DOULLENS CONFERENCE between Clemenceau, Lord Milner, Haig, Petain and Foch (all but Haig met at Compiegne at 1700 hours on March 25). At Haig’s proposal FOCH APPOINTED TO COORDINATE ALLIED MOVEMENTS (President Wilson approves on March 29). Foch immediately switches Debeney’s First French Army from St Mihiel sector towards Amiens and asks both Haig and Petain to maintain a united front. Petain makes a pessimistic report on his plans to fortify and defend Amiens 20 miles behind front. Foch retorts: ‘We must fight in front of Amiens. We must stop where we are now. As we have not been able to stop the Germans on the Somme, we must not retire a single centimetre!’
Somme: German 3rd Marines and 54th Reserve Divisions enter Albert. British Whippet light tanks first time in action: 12 rout 2 German battalions, helping ANZAC troops to plug Hebuterne-Collincamps gap in Third Army front after 22-mile retreat in 5 days. Germans capture Roye from the French.
Mesopotamia – Battle of Khan Baghdadi (until March 27): Brooking’s c.11,000 men, 48 guns, 16 planes, 13 armoured cars and 300 Ford vans storm 2 Turk trench lines and cut Aleppo road trapping 5,254 PoWs (including Nazim Bey, commander 50th Division), 12 guns and 47 MGs for 159 casualties.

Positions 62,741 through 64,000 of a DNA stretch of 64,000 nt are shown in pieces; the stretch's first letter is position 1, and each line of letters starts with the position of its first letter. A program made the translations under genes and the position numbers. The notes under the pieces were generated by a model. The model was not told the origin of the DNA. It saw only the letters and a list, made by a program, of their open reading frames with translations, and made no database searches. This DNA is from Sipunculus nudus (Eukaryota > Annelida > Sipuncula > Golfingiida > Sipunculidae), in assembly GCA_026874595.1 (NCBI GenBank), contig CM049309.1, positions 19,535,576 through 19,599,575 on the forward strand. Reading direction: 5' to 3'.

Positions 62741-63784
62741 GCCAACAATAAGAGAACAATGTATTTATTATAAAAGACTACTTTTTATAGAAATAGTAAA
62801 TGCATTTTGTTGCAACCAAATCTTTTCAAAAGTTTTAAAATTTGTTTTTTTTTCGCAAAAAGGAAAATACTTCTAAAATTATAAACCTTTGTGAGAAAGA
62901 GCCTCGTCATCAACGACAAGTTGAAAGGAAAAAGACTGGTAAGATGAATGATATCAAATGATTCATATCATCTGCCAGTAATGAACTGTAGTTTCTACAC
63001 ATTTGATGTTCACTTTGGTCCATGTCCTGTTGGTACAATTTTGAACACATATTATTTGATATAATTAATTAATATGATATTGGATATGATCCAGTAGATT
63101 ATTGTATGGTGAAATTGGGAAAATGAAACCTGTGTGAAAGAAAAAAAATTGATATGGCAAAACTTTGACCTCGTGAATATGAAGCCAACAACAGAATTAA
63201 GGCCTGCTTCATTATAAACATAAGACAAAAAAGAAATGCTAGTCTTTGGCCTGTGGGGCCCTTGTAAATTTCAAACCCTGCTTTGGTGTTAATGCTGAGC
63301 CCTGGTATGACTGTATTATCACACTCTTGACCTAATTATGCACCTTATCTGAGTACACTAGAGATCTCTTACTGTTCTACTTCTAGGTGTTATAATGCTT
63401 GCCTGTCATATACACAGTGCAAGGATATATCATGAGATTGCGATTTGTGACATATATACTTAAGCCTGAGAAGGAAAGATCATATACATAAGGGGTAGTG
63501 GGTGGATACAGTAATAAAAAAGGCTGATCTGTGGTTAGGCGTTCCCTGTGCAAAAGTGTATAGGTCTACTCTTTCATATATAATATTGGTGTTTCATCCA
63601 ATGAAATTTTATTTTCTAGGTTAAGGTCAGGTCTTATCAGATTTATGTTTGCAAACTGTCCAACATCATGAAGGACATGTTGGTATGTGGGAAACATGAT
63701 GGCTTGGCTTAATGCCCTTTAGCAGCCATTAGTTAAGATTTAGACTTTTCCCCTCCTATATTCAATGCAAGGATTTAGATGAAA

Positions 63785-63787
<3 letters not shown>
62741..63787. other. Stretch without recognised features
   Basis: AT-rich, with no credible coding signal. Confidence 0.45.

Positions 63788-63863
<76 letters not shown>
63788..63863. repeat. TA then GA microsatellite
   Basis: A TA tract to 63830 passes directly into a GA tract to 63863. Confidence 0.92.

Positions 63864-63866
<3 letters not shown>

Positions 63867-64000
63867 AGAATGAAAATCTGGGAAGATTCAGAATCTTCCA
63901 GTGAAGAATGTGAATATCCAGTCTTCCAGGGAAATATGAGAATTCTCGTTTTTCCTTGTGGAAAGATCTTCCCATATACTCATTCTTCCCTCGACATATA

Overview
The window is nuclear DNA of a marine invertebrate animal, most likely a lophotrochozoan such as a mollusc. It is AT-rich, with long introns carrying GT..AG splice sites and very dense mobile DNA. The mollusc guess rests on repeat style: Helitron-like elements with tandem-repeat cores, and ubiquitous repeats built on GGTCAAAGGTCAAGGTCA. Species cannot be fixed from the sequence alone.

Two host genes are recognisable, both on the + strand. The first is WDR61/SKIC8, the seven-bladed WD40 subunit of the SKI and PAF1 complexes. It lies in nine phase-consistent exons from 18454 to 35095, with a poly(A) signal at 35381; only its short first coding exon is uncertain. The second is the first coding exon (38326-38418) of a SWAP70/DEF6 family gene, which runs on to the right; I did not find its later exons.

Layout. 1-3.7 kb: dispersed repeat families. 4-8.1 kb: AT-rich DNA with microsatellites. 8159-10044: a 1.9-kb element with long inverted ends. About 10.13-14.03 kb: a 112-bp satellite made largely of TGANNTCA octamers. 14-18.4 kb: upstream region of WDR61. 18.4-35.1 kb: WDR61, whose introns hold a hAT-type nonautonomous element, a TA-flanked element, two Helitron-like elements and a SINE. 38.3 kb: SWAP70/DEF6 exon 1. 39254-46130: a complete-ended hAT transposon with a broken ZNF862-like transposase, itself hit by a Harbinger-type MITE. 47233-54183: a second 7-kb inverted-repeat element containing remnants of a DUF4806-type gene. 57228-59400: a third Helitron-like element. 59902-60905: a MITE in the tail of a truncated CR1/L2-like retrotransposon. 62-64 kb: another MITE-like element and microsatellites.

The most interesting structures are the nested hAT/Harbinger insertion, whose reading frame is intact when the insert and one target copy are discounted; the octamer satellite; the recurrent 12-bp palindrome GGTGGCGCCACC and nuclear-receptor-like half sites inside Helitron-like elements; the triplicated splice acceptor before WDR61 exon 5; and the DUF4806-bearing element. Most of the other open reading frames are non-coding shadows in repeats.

St George’s Channel: Royal Navy PC-51 depth charges and sinks U-61, sinker of 36 ships (90,770t) since 1916.
Western Front: British Third Army uses 27 of its 34 Royal Flying Corps squadrons or over 250 aircraft for close support, total 29t (c.1437) bombs and 228,000 rounds by formations of up to 60 aircraft. RFC lose 50 planes (Germans claim 12 for loss of 5) for 10 German claimed. Both sides night bomb. RFC drop record of 1,326 bombs.
Britain: Churchill cables all factories for increased output and Easter holidays’ deferment (over 1,500 firms do); assures War Cabinet 2,000 guns ready for BEF by April 6. Light, Heating and Power Order, no lighting in public places after 10.30pm.